I agree that establishing a cooperative mindset in the AI / ML community is very important. I’m less sure if economic incentives or government policy are a realistic way to get there. Can you think of a precedent or example for such external incentives in other areas?
Also, collaboration between the researchers that develop AI may be just one piece of the puzzle. You could still get military arms races between nations even if most researchers are collaborative. If there are several AI systems, then we also need to ensure cooperation between these AIs, which isn’t necessarily the same as cooperation between the researchers that build them.
Can you think of a precedent or example for such external incentives in other areas?
Good question. I was somewhat inspired by civil engineering, where it’s my understanding that there is a rather strong culture of safety, driven in part by various historical accidents that killed a lot of people and caught the attention of regulators / insurers / etc. I don’t actually know exactly how many of the resulting reforms were a result of external pressure vs. people just generally shaping up and not wanting to kill more people, but given how much good intentions may be neglected in the face of bad incentives (AFAIK, several historical accidents [e.g.] were known to be disasters just waiting to happen well ahead of time), I would guess that external incentives / consequences have played a major role in them.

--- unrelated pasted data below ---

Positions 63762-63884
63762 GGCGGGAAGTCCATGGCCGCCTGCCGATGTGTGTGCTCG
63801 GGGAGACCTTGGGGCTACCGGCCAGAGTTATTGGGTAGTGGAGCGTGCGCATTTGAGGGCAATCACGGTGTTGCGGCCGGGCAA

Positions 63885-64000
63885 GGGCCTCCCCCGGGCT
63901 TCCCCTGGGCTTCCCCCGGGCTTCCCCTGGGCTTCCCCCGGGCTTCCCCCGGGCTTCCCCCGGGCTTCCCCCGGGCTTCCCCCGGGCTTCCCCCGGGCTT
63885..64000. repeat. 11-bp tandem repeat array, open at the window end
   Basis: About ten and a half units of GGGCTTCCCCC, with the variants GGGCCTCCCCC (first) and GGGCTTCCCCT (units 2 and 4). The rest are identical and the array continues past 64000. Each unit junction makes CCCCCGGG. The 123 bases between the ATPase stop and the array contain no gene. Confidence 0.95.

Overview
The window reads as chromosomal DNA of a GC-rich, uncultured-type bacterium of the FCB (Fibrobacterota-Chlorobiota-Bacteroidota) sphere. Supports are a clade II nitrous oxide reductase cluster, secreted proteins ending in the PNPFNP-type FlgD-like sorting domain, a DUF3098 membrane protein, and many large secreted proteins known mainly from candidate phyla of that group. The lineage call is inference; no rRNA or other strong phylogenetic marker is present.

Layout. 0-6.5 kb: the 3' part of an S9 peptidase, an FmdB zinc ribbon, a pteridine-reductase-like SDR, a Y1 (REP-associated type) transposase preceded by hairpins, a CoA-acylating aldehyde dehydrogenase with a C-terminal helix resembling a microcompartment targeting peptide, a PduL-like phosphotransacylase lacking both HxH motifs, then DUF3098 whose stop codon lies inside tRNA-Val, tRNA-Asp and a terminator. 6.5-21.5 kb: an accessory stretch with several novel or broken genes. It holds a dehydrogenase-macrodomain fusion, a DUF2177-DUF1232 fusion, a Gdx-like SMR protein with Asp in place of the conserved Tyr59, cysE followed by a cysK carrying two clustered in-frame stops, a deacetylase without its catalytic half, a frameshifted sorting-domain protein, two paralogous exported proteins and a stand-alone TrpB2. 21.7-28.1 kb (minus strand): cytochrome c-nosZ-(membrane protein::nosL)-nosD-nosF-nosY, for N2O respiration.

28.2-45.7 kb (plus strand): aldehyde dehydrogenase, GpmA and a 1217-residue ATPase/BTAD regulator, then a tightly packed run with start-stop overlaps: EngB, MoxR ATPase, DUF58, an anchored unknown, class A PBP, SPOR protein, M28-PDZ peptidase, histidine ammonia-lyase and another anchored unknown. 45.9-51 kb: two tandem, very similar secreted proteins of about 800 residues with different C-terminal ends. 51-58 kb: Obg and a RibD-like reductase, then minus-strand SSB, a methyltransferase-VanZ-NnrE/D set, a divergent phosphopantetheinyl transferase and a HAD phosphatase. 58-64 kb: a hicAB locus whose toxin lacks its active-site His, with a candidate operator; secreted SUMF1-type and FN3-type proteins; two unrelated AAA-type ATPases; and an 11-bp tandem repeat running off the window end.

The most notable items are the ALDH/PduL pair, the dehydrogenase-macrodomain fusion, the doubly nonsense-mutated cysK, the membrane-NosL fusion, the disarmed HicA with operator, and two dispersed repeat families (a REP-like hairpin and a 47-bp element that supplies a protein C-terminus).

Neat paper, congrats!
(Btw I think you may have switched your notation from theta to x in section 5.)